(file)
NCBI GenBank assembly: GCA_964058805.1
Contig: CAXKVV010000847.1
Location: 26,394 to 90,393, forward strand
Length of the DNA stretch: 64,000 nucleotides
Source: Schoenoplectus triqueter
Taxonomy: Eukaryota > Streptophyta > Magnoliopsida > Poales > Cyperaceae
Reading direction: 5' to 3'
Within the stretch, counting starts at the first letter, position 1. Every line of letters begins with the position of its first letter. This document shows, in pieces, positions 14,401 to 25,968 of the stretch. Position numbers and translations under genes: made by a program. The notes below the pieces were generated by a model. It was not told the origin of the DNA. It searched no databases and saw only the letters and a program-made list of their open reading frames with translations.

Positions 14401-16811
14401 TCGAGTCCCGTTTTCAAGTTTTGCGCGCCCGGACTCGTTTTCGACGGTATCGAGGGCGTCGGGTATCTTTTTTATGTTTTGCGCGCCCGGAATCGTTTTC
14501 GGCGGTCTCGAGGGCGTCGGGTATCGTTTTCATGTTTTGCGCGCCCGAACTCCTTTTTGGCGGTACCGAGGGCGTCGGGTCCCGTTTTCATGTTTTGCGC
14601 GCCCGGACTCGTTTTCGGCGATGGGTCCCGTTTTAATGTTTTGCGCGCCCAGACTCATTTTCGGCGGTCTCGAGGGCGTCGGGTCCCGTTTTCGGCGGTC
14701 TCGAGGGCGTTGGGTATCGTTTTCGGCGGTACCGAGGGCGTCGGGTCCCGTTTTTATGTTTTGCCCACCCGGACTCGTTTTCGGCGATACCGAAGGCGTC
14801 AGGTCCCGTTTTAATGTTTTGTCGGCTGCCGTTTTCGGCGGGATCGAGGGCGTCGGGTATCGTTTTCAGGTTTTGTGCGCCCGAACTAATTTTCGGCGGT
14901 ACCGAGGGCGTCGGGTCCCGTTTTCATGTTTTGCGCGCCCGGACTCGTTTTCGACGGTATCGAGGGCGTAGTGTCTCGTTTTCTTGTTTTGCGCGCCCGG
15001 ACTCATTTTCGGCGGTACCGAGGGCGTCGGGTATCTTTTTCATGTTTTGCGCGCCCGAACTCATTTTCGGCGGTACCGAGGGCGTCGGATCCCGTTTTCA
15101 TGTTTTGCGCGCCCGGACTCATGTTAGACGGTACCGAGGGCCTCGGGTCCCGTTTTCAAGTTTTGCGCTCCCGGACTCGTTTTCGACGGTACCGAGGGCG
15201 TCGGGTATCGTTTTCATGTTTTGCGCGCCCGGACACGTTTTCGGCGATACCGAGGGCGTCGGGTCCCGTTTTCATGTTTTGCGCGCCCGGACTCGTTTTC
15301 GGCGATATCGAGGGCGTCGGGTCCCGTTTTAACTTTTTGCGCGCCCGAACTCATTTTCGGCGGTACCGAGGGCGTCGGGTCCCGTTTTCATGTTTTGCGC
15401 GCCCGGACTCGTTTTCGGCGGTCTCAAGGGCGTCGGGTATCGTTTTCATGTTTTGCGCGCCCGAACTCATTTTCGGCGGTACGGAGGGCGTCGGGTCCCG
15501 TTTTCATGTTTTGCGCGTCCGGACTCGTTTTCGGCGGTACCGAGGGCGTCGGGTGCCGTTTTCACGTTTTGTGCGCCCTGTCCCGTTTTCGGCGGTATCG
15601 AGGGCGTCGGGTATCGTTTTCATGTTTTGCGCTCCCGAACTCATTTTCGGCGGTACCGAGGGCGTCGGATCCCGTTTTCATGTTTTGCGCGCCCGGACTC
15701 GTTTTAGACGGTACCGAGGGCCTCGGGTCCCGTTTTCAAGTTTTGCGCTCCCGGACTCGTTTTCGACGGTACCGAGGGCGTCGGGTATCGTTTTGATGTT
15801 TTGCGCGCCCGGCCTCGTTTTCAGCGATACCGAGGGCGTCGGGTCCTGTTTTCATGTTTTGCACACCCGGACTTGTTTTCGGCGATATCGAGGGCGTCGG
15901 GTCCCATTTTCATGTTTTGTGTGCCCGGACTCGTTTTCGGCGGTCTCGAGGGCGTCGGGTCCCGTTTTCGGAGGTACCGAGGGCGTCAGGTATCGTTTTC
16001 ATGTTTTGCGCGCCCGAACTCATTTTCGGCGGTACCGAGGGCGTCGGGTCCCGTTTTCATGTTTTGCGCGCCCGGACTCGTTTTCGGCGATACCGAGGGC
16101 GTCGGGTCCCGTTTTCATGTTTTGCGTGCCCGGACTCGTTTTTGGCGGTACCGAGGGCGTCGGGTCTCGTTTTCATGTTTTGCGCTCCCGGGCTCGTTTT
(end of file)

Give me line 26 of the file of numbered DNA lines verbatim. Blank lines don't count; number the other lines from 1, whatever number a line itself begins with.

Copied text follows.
16001 ATGTTTTGCGCGCCCGAACTCATTTTCGGCGGTACCGAGGGCGTCGGGTCCCGTTTTCATGTTTTGCGCGCCCGGACTCGTTTTCGGCGATACCGAGGGC